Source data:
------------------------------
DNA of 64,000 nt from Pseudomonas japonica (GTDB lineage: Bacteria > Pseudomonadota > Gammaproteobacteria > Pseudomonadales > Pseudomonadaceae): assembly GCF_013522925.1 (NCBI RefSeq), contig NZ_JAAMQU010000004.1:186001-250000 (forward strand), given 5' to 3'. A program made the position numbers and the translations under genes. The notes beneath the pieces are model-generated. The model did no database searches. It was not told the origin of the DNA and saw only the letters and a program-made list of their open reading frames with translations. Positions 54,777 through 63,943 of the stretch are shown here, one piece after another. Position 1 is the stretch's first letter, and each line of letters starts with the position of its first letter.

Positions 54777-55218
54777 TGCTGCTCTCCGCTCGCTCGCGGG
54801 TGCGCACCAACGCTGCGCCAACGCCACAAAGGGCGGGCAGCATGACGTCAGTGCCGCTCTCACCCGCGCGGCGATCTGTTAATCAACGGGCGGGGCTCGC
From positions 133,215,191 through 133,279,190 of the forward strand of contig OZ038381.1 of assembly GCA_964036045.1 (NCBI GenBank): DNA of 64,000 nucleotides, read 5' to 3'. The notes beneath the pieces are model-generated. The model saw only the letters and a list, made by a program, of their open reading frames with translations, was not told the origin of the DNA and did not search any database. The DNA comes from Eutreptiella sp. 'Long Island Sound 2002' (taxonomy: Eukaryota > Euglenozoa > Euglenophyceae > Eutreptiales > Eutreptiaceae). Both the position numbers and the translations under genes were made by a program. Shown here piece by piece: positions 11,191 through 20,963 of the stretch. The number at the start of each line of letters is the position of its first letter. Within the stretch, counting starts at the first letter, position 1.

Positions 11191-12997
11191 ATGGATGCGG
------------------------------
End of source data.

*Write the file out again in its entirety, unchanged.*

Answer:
DNA of 64,000 nt from Pseudomonas japonica (GTDB lineage: Bacteria > Pseudomonadota > Gammaproteobacteria > Pseudomonadales > Pseudomonadaceae): assembly GCF_013522925.1 (NCBI RefSeq), contig NZ_JAAMQU010000004.1:186001-250000 (forward strand), given 5' to 3'. A program made the position numbers and the translations under genes. The notes beneath the pieces are model-generated. The model did no database searches. It was not told the origin of the DNA and saw only the letters and a program-made list of their open reading frames with translations. Positions 54,777 through 63,943 of the stretch are shown here, one piece after another. Position 1 is the stretch's first letter, and each line of letters starts with the position of its first letter.

Positions 54777-55218
54777 TGCTGCTCTCCGCTCGCTCGCGGG
54801 TGCGCACCAACGCTGCGCCAACGCCACAAAGGGCGGGCAGCATGACGTCAGTGCCGCTCTCACCCGCGCGGCGATCTGTTAATCAACGGGCGGGGCTCGC
From positions 133,215,191 through 133,279,190 of the forward strand of contig OZ038381.1 of assembly GCA_964036045.1 (NCBI GenBank): DNA of 64,000 nucleotides, read 5' to 3'. The notes beneath the pieces are model-generated. The model saw only the letters and a list, made by a program, of their open reading frames with translations, was not told the origin of the DNA and did not search any database. The DNA comes from Eutreptiella sp. 'Long Island Sound 2002' (taxonomy: Eukaryota > Euglenozoa > Euglenophyceae > Eutreptiales > Eutreptiaceae). Both the position numbers and the translations under genes were made by a program. Shown here piece by piece: positions 11,191 through 20,963 of the stretch. The number at the start of each line of letters is the position of its first letter. Within the stretch, counting starts at the first letter, position 1.

Positions 11191-12997
11191 ATGGATGCGG